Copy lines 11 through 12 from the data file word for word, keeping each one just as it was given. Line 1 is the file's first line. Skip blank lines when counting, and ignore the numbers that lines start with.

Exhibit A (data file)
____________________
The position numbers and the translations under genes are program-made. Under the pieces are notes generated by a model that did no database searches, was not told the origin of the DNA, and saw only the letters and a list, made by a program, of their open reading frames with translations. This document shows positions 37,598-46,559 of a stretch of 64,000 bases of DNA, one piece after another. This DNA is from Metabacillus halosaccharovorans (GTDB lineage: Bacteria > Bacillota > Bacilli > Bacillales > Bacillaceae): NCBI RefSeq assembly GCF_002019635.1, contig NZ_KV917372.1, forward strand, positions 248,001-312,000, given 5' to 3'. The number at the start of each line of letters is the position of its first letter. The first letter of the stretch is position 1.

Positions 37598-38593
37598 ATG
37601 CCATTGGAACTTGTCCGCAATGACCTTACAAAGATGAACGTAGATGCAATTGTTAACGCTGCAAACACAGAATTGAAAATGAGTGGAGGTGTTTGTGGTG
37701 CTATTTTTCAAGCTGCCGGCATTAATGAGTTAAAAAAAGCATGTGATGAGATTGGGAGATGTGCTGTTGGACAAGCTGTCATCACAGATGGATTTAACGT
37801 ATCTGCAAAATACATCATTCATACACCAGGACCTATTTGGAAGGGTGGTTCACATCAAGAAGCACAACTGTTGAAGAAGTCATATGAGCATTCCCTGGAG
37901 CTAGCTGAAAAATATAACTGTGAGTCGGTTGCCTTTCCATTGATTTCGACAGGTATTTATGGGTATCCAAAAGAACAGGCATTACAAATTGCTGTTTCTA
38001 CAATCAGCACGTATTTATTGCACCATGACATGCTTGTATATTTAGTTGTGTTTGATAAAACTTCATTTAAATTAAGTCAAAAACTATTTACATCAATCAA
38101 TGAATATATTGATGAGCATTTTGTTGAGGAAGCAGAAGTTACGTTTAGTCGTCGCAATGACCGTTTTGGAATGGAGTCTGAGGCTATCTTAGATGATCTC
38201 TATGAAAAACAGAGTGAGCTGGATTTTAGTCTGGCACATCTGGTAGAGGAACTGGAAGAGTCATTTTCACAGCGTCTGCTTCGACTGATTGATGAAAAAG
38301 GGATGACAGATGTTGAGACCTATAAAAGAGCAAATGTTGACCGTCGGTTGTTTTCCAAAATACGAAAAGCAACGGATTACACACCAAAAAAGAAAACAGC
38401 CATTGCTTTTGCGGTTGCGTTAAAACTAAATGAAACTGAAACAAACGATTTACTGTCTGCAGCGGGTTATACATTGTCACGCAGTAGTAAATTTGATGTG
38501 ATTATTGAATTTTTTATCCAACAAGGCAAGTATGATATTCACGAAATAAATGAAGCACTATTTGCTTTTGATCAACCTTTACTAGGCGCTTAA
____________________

38301 GGATGACAGATGTTGAGACCTATAAAAGAGCAAATGTTGACCGTCGGTTGTTTTCCAAAATACGAAAAGCAACGGATTACACACCAAAAAAGAAAACAGC
38401 CATTGCTTTTGCGGTTGCGTTAAAACTAAATGAAACTGAAACAAACGATTTACTGTCTGCAGCGGGTTATACATTGTCACGCAGTAGTAAATTTGATGTG